Illinois' defense has been atrocious this season. In case you didn't see their most recent loss to Indiana on Tuesday night, the Fighting Illini allowed the Hoosiers to put up 103 points in Bloomington. This was the first time that the Fighting Illini allowed an opponent to score more than 100 points in regulation since 1991. The team that scored triple digits against Illinois 25 years ago was, yet again, the Indiana Hoosiers. On Tuesday night, Indiana scored 61 second half points, shot 56.9% from the floor, and hit 19 three pointers to absolutely embarrass the Fighting Illini. At no point did it even look like Illinois has a chance to slow down the Hoosiers. They had their way with Illinois all night, getting easy buckets and exploiting the confused and unprepared Fighting Illini defense.
This problem is nothing new for Illinois. It's been too passive on defense all year long. Better teams in the Big Ten conference are having their way with the Illini because they simply don't have what it takes to slow down opposing offenses. Let's take a look at some stats on Kenpom. Illinois ranks 331st in the nation out of 351 teams in effective defensive field goal percentage at 55.1%. This stat measures defensive field goal percentage while giving a greater weight to three pointers. Speaking of three point defense, the Illini are pretty bad in that regard as well. They rank 337th in the nation by allowing teams to shoot 40.0% from behind the arc. Big Ten teams can absolutely scorch the Illini from behind the arc and they can't do anything about it. It wasn't surprising to see Indiana knock down 19 threes.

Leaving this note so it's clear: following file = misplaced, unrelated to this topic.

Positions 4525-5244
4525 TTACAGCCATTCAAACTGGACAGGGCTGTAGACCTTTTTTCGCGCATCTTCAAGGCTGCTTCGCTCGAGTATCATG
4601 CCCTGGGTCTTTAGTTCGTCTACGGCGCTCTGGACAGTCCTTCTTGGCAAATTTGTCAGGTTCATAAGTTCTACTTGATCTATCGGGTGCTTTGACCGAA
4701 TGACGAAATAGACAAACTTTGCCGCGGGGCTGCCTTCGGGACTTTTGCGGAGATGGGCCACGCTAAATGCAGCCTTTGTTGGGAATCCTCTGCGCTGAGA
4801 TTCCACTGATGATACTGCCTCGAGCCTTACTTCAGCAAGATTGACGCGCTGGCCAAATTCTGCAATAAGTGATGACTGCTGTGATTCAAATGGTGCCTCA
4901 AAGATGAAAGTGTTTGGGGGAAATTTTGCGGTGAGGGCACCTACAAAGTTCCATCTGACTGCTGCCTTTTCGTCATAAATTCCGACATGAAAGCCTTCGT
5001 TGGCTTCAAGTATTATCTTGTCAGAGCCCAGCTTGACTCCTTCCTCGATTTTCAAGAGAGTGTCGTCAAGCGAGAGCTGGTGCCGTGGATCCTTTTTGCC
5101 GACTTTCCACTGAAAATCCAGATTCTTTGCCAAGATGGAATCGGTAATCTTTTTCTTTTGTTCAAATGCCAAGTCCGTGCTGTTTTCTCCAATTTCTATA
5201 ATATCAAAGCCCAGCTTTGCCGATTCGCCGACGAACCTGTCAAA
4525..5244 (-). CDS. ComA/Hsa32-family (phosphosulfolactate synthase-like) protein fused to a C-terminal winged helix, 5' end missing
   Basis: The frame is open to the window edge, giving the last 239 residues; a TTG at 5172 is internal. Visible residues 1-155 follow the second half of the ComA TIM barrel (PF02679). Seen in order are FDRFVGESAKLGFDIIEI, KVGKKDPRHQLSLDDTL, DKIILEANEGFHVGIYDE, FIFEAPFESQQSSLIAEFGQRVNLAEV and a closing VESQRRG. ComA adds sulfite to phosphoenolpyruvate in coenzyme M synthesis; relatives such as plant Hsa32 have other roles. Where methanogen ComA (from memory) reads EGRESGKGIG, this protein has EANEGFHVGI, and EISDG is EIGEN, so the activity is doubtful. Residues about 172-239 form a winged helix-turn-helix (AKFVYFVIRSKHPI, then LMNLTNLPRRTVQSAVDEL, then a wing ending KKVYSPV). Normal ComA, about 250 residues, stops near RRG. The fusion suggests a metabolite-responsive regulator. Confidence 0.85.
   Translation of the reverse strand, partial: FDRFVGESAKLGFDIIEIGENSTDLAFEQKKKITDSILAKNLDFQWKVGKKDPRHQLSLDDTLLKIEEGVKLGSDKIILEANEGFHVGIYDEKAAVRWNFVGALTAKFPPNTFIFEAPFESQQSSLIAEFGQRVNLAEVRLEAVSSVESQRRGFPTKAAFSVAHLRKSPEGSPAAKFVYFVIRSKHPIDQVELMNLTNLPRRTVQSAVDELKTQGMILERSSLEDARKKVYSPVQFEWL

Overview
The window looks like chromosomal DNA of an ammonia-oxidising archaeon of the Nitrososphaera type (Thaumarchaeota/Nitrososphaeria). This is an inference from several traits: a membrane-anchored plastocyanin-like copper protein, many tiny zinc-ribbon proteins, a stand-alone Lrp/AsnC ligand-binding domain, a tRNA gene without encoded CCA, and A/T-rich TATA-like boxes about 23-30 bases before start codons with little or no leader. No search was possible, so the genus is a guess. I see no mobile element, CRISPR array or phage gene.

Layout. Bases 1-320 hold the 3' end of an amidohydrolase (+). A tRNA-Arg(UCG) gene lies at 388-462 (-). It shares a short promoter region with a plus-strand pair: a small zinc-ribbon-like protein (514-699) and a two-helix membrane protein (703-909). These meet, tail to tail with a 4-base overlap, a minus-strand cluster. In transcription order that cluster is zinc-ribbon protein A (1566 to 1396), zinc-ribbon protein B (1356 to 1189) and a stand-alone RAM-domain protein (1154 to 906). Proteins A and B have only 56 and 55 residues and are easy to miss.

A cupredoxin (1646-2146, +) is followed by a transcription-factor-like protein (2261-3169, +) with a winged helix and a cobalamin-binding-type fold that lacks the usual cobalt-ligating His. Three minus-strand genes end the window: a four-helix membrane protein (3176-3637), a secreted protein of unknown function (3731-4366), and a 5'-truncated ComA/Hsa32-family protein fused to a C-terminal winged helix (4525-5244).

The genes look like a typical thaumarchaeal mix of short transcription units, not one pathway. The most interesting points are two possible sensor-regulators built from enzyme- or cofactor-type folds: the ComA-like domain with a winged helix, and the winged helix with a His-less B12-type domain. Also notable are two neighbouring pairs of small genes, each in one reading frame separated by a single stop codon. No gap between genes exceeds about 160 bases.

Illinois ranks 185th in the nation in adjusted defensive efficiency at 103.5. While this isn't terrible on national standards, keep in mind that this ranks 12th in the Big Ten conference. This stat measures points allowed per 100 defensive possessions while also factoring in quality of opponents and the sites of the games. Illinois also ranks 290th in the nation in defensive 2 point field goal percentage at 52.0%. This ranks 12th in the conference. I think you get the point.
We can look at stats all day, but the solution to the problem comes from either better coaching or better play from the team (often times, it's both). There's not much to say about Illinois' defense other than this: it's been so bad. It seems as if there is absolutely no communication on that end of the floor. Guys don't switch over and play help defense; guys don't close out on shooters; guys get lost on screens; guys don't communicate or cut off open lanes to the basket. What the heck needs to be done to get the Illini playing better basketball on that end of the floor?
John Groce can make excuses all he wants, but the burden falls on his shoulders. Allowing a team to score 103 points and knock down 19 three pointers is a joke. It can't happen for a team that wants to find any kind of success in the Big Ten. This is a league of physical, smart, dynamic basketball. It is not for those who approach the game with a half-hearted mindset. You have to play defense or you won't win basketball games.
Coach Groce made a comment in the post-game press conference that his former players (Rayvonte Rice, D.J. Richardson, Sam Mclaurin) all knew the importance of playing defense. That's great, but that has nothing to do with this team's progression. Sure, those players were great and knew how to play defense, but that has nothing to do with what needs to be done to get this year's team playing better defense. This is the Big Ten, and a blowout loss to Indiana was a reality check. Illinois needs to get its stuff together on the defensive end of the floor. Otherwise, there are going to be a lot of frustrated players, coaches, and fans of the Illinois Fighting Illini program.